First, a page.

to starting this treatment. Pregnancy category C (use in pregnancy only when benefit
to the mother outweighs risk to the fetus).
- For both men and women: Do not conceive a child (get pregnant) while taking ruxolitinib.
Barrier methods of contraception, such as condoms, are recommended during treatment.
Discuss with your doctor when you may safely become pregnant or conceive a child
- Do not breast feed while taking this medication.
- Drink at least two to three quarts of fluid every 24 hours, unless you are instructed
- You may be at risk of infection so try to avoid crowds or people with colds, and
report fever or any other signs of infection immediately to your healthcare provider.
- Wash your hands often. Do not touch your eyes or the inside of your nose unless
you have just washed your hands and have not touched anything else in the meantime.
- Ask your doctor or nurse before scheduling dental appointments or procedures.
- Use an electric razor to minimize bleeding.
- Avoid contact sports or activities that could cause injury.
- If you should experience nausea, take anti-nausea medications as prescribed by your
doctor, and eat small frequent meals. Sucking on lozenges and chewing gum may also
- Avoid sun exposure. Wear SPF 15 (or higher) sun block and protective clothing.
- In general, drinking alcoholic beverages should be kept to a minimum or avoided
completely. You should discuss this with your doctor.
- Get plenty of rest.
- Maintain good nutrition.
- If you experience symptoms or side effects, be sure to discuss them with your health
care team. They can prescribe medications and/or offer other suggestions that are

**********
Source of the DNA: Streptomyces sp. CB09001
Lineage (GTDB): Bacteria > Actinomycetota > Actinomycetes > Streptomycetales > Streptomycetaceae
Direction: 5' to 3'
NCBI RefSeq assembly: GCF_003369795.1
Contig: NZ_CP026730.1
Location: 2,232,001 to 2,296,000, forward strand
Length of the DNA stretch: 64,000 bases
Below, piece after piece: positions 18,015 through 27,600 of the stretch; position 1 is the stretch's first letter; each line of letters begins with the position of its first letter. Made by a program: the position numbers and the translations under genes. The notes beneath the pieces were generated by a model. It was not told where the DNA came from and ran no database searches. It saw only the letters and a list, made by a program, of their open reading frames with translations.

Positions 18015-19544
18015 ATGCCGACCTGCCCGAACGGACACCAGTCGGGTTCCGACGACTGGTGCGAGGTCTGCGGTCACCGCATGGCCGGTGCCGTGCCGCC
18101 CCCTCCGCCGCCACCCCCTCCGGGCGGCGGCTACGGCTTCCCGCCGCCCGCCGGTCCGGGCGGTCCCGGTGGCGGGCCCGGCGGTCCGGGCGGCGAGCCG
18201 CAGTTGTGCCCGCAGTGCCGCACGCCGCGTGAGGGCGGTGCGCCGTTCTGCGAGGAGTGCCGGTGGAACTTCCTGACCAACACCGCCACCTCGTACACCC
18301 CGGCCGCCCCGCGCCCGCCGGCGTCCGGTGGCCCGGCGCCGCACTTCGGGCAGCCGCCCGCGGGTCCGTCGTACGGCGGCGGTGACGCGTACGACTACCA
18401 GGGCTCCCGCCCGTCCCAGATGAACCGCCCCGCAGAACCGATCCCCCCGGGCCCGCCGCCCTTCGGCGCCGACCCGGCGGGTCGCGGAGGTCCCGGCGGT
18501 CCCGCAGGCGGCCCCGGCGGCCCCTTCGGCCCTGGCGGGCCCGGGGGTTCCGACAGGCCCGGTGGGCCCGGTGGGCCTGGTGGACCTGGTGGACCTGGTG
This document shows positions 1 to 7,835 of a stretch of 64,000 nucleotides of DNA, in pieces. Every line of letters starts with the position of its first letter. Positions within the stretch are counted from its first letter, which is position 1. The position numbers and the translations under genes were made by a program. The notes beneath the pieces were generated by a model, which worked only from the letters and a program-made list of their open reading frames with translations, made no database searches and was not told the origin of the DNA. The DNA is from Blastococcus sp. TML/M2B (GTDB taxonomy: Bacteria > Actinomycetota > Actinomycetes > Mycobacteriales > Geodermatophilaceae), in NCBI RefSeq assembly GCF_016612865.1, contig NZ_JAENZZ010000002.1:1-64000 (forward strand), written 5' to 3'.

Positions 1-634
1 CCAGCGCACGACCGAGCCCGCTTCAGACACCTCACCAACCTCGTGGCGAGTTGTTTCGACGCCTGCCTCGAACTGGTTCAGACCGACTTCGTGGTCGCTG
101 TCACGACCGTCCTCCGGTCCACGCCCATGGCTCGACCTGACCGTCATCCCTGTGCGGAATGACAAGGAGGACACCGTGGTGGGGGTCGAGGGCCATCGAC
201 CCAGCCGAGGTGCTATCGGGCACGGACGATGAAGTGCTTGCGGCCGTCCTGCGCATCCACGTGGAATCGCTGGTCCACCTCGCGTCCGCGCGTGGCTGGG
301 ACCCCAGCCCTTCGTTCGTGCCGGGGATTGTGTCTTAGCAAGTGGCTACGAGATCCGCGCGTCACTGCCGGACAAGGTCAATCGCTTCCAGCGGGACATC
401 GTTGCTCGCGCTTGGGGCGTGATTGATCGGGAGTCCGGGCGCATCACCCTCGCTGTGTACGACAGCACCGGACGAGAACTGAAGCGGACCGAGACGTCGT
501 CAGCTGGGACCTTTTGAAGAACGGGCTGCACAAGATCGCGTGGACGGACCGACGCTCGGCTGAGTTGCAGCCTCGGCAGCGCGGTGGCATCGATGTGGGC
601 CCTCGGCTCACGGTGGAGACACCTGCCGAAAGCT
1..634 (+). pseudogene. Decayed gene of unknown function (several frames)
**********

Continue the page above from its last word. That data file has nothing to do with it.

effective in managing such problems.
Monitoring and Testing:
You will be checked regularly by your health care professional while you are taking
ruxolitinib. Testing may include blood work that checks blood counts and liver functions.
How Ruxolitinib Works:
Targeted therapy is the result of about 100 years of research dedicated to understanding
the differences between cancer cells and normal cells. To date, cancer treatment
has focused primarily on killing rapidly dividing cells because one feature of cancer
cells is that they divide rapidly. Unfortunately, some of our normal cells divide
rapidly too, causing multiple side effects.
Targeted therapy is about identifying other features of cancer cells. Scientists
look for specific differences in the cancer cells and the normal cells. This information
is used to create a targeted therapy to attack the cancer cells without damaging
the normal cells, thus leading to fewer side effects. Each type of targeted therapy
works a little bit differently but all interfere with the ability of the cancer
cell to grow, divide, repair and/or communicate with other cells.
There are different types of targeted therapies, defined in three broad categories.
Some targeted therapies focus on the internal components and function of the cancer
cell. The targeted therapies use small molecules that can get into the cell and
disrupt the function of the cells, causing them to die. There are several types
of targeted therapy that focus on the inner parts of the cells. Other targeted therapies
target receptors that are on the outside of the cell. Therapies that target receptors
are also known as monoclonal antibodies. Antiangiogenesis inhibitors target the
blood vessels that supply oxygen to the cells, ultimately causing the cells to starve.
Ruxolitinib is a targeted therapy that targets and binds to the tyrosine kinase
receptors and inhibits Janus Associated Kinases (JAK1 and JAK2) which mediate the
signaling of a number of cytokines and growth factors that are important for hematopoiesis
and immune function. By binding to these receptors, ruxolitinib blocks important
pathways that promote cell division. Myelofibrosis (MF) is a myeloproliferative
neoplasm (MPN) known to be associated with dysregulated JAK1 and JAK2 signaling.
Patients with MF who either carry the JAK2 V617 mutation or does not have the JAK2
V617F mutation may both respond to ruxolitinib.
Research continues to identify which cancers may be best treated with targeted therapies
and to identify additional targets for more types of cancer.
Note: We strongly encourage you to talk with your health care professional
about your specific medical condition and treatments. The information contained
in this website is meant to be helpful and educational, but is not a substitute
for medical advice.